The drive, changes make up the bulk of what’s new for the 2017 S60 and V60 Polestar, but there is one more change worth mentioning is electric power steering. Yep, the Polestar has shunned hydraulic steering, but don’t get your pitchforks yet. The old Polestar had a nice steering wheel, but it was really nothing to write home about, so that there is no significant loss here. The EPAS system is nicely weighted and precise, but the feeling is missing. On the track, you hear the tires more than you feel anything with the tips of your fingers.
In the corners, which are composed of S60 and V60 Polestar, but not nearly as playful as you want a sedan with a road-oriented Sport. There is a lot of grip from the Michelin Pilot Super Sport tires and four-wheel-drive system, but it all feels a little safe. Only 50 percent of the torque to the rear wheels, and only in the most aggressive drive modes. This all-wheel-drive systems from Audi, BMW and Jaguar, all of which can send most (if not all) of torque to the rear wheels.contrasted with competing
The Polestar is capable of–it just does not “incite”, the drive in it is hard.
Unchanged from the previous S60 and V60 Polestar, the manually-adjustable öhlins dampers. These are the type of dampers you would install on your car, if you are a serious track day junkie, and while they are certainly not impressive hardware, I’m convinced they belong on the car. For the on-road part of our journey, they were on medium stiffness set in, but she felt much to hard for the street. Even on smooth roads, the Polestar bounced and rattled far more than necessary.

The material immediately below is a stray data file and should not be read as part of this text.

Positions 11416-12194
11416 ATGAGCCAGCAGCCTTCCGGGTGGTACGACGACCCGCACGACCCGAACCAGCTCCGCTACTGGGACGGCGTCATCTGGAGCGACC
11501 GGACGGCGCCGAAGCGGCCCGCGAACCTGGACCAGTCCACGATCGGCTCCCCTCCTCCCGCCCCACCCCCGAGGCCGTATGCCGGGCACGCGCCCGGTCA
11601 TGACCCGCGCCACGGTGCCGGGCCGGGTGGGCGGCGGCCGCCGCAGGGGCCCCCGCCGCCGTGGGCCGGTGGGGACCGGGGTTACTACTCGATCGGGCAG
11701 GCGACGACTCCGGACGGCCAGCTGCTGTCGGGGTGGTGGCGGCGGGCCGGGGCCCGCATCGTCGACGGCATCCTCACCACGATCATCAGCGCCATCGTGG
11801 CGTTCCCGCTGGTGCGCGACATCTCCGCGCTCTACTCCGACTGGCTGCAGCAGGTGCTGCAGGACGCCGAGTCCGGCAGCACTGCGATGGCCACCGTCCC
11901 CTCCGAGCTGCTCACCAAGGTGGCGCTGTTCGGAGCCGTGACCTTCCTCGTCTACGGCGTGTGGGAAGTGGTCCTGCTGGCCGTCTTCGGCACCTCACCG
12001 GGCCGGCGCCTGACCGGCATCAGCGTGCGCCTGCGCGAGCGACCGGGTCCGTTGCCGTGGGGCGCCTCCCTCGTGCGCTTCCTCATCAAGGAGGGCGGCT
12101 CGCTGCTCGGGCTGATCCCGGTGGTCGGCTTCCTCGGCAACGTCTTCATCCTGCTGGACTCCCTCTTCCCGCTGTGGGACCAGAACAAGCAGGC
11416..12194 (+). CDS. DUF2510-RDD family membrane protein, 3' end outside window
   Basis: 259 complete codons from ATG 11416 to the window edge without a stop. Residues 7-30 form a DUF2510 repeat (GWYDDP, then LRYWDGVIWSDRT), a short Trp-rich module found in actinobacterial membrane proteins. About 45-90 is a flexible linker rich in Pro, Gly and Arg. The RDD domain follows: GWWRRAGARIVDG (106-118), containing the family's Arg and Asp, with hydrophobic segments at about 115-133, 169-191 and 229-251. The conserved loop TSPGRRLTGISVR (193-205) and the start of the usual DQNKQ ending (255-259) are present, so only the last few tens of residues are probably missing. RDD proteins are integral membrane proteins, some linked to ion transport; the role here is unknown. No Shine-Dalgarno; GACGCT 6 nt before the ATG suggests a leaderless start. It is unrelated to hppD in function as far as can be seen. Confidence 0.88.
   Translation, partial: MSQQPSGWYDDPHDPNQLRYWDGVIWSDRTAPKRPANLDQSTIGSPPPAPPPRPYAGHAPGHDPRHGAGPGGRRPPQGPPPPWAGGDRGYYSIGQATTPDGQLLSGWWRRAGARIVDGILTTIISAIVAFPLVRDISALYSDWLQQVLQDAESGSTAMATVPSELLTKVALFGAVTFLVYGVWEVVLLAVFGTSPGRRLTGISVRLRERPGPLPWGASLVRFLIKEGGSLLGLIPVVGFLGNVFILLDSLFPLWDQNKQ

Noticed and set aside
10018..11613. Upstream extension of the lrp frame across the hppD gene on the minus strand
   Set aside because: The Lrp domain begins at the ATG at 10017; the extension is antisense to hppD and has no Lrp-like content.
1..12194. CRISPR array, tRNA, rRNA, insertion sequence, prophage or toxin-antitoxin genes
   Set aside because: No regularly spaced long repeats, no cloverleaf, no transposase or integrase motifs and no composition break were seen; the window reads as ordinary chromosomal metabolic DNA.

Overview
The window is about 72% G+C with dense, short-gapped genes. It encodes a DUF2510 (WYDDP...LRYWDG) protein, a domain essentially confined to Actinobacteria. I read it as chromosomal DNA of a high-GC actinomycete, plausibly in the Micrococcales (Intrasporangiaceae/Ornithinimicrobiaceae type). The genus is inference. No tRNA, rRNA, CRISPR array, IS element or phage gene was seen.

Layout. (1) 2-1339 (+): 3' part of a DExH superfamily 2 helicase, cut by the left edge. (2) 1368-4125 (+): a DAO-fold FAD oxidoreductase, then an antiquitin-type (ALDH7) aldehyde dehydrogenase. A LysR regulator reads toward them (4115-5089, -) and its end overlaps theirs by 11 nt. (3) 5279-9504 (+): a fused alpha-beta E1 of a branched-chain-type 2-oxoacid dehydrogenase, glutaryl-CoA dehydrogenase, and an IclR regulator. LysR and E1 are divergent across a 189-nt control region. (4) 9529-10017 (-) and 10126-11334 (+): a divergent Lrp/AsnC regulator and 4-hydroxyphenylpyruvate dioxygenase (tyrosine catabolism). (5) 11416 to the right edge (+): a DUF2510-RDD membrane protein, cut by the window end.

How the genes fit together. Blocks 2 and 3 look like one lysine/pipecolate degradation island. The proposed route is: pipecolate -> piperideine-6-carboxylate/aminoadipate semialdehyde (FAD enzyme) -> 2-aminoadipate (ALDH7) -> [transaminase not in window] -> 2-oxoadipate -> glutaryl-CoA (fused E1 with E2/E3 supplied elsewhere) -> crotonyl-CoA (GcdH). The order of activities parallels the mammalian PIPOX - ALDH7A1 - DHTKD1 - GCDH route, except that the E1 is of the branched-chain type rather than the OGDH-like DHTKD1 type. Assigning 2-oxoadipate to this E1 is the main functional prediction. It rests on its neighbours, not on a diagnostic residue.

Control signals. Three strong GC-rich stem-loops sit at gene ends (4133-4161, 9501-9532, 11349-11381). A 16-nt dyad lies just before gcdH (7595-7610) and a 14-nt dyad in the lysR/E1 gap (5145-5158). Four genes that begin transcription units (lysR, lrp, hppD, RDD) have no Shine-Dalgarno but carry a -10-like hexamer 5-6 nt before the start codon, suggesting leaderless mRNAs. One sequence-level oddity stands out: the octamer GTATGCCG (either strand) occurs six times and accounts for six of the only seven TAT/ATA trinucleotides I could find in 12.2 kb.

On the track by Polestar technicians they stiffened more, and to feel, somehow, from a relatively smooth road a bumpy one. Body control with these shocks is impressive, but you are not really jive with the Polestar – street-car intent. This is not a track-day special, so why should he have to drive like a?
The journey is not helped much by 20-inch wheels wrapped in ultra-low-profile tires. Someone should not say, Polestar engineers that you need super stiff suspension and big wheels make a nice handling car. Under the Polestar competition, Jaguar and Cadillac seemed to have found out that is best.
The Polestar provides a high level of performance in practice, but with a suspension setup that really only works on the track. The car is not quite sure what it wants to be. The engine and transmission are improvements on the last Polestar, but the chassis shows its age. Nevertheless, there is reason to be happy about Polestar in the future.
Soon, he ‘ ll versions of Volvo, the new 90 series. The mighty little four, will also be connected by electrical motors, even more performance and provide an interesting alternative to the German mainstream.
Going forward, Polestar, should take a close look at what the older six-cylinder S60 and V60 Polestar so charming, and some of the stiffness out of the suspension It would be a really interesting daily driving sports car on his hands.